A flow chart showing the Risk Governance structure at CMHC as well as the three lines of defense.
First row: Board of Directors
Second row: Audit Committee, Risk management committee, Other Board committees
Third row: Senior management
First line of defense — Identify and control: involves the business areas and support functions as well as the operations support teams within that group.
Second line of defense — Set standards and challenge: involves the chief risk officer, chief financial officer, and chief compliance officer.
Third line of defense — Independent Assurance: involves internal audit.
A risk management framework isn’t created once, then forgotten. Part of being an agile organization is continually revaluating and tweaking it.
For example, each year we report on a number of risk categories. This shows us where we need to focus and prioritize. This graph created at the end of last year, showed that our risks in terms of reputation, insurance and guarantees, credit, market and liquidity remained low.
So, with this information in hand, we know we can focus on categories of higher risk.
The fact that strategic risk is in the moderate zone tells us that we need to continue to optimize our ability as an organization to foresee and plan how to respond to changes in our environment.
The fact that operations risk was high, reaffirms our plans to continue shoring up our internal systems — namely IT systems — which have suffered from many years of underinvestment.
Identifying and addressing this risk led to and continues to inform a multi-year technology and business transformation initiative currently underway at CMHC. It’s a major push to improve client and employee experiences, create opportunities to innovate and transform our services. And in turn, it will allow us to better embrace agility and risk in our work.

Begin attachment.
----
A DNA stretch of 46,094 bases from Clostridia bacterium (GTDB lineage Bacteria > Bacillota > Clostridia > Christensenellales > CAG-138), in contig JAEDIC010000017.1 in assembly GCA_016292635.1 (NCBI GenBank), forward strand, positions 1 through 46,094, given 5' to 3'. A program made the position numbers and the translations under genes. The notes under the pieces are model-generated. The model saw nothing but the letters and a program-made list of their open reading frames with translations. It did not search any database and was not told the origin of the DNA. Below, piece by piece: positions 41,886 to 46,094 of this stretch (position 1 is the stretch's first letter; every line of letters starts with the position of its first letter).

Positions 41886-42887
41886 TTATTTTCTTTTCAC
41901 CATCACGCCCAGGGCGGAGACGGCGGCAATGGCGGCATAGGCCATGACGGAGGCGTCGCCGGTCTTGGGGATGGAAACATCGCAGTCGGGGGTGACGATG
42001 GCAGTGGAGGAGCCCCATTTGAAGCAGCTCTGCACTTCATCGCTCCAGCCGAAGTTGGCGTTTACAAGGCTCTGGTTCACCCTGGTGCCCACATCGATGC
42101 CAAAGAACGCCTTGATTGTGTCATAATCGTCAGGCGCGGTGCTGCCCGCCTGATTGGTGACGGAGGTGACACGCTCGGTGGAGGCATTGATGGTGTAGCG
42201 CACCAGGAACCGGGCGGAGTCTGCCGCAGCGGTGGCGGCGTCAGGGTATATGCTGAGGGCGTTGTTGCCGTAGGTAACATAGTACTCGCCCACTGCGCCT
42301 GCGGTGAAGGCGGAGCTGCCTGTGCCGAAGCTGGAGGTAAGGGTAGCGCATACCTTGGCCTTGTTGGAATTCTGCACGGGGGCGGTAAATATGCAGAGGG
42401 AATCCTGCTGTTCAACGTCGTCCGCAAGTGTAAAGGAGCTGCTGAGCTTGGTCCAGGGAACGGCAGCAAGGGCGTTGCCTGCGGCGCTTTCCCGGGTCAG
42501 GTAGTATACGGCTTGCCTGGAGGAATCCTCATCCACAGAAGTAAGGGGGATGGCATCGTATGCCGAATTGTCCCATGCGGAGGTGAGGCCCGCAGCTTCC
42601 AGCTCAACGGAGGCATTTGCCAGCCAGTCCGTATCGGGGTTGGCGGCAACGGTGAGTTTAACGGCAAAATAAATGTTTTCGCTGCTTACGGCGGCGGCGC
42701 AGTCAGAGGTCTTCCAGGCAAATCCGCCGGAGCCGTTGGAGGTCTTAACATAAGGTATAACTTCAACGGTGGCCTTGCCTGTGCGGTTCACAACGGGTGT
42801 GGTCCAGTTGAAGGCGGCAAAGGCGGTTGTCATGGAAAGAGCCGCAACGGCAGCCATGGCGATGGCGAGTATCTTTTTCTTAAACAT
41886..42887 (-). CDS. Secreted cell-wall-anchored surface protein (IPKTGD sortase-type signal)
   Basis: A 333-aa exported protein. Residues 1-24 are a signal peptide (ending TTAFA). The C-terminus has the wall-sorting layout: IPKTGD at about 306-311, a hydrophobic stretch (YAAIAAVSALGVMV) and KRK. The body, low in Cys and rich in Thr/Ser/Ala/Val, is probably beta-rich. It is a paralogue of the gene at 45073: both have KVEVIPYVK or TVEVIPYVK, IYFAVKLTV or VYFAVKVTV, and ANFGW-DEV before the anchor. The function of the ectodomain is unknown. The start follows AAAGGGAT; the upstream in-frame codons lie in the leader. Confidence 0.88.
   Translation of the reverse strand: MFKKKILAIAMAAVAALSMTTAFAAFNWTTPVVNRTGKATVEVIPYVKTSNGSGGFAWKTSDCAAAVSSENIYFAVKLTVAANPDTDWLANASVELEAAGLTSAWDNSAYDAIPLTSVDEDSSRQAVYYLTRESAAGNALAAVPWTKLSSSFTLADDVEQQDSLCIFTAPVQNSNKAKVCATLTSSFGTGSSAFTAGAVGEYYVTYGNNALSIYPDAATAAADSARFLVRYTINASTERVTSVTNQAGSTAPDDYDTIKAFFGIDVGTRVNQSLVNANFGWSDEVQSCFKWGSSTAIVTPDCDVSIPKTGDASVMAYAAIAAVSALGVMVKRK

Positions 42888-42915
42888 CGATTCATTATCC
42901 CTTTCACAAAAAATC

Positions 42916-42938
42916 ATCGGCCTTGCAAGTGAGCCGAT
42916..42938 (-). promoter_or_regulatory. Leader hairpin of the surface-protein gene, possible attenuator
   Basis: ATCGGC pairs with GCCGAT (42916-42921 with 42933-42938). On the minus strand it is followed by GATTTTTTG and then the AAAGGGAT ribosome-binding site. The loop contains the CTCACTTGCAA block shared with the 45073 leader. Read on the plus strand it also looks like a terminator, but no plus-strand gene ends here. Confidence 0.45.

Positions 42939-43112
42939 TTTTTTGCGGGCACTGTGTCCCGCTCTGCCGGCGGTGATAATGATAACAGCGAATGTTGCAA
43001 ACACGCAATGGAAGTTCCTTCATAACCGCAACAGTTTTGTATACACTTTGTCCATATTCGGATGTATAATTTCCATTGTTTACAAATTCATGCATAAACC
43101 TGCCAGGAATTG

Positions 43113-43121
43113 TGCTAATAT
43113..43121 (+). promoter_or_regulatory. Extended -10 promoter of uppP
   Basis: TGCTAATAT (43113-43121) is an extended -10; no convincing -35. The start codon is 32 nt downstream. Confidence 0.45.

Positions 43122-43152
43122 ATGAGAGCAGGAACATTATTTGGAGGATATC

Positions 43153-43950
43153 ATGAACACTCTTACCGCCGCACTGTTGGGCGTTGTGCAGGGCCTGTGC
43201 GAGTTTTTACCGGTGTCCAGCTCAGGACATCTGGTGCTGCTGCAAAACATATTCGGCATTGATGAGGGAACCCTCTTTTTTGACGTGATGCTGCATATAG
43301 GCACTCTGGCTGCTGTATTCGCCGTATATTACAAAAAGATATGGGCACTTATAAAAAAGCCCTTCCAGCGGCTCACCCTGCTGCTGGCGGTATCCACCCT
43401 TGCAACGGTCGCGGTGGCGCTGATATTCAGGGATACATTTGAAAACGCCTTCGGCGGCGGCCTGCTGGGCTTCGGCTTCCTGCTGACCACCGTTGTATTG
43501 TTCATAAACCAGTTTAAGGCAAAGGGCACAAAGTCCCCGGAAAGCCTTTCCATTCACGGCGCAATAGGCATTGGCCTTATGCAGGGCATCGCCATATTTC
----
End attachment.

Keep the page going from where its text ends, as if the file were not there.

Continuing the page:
Low acceptable — risk is low or appropriately managed, no action required.
Insurance and guarantee risk
Moderate cautionary — requires on-going management attention, action may be required
High cautionary — requires close management attention
One of the things I’m most proud of — and what has been key to our growth in risk management — is our work to create a risk culture.
As you all know, changing culture in any organization is difficult. Cultivating a risk culture doesn’t just happen organically. We’ve had to be proactive, consistent and committed to keeping the risk conversation going.
We developed an employee awareness campaign, called Risk is Everyone’s Business, and offered training to empower employees.
Managers are tasked with discussing risk with their teams — both the actual risks in their everyday work, and making the connection with the broader conversation about risk as a strategic direction.
We address risk in blogs and articles in our internal e-bulletin and intranet.
My team and I have hosted live info sessions for staff and prepared online training modules for new staff as part of the onboarding process.
Perhaps the most important move was to embed risk in our corporate values. These are the touchstones for our work. They send a powerful message of what we expect from each other.
This slide shows three of our ten values:
“Be an owner” means owning responsibility for success and failures.
“Celebrate both wins and failures” acknowledges that failure can be an acceptable risk — and an integral part of innovation.
“Ask why” engages staff in innovation. It sends a message that constructive criticism and questioning is encouraged by all levels in the organization. Our President reinforces this value and often tells staff that the most costly words to any organization are: “We’ve always done it this way.”
The good news is that these awareness efforts are paying off.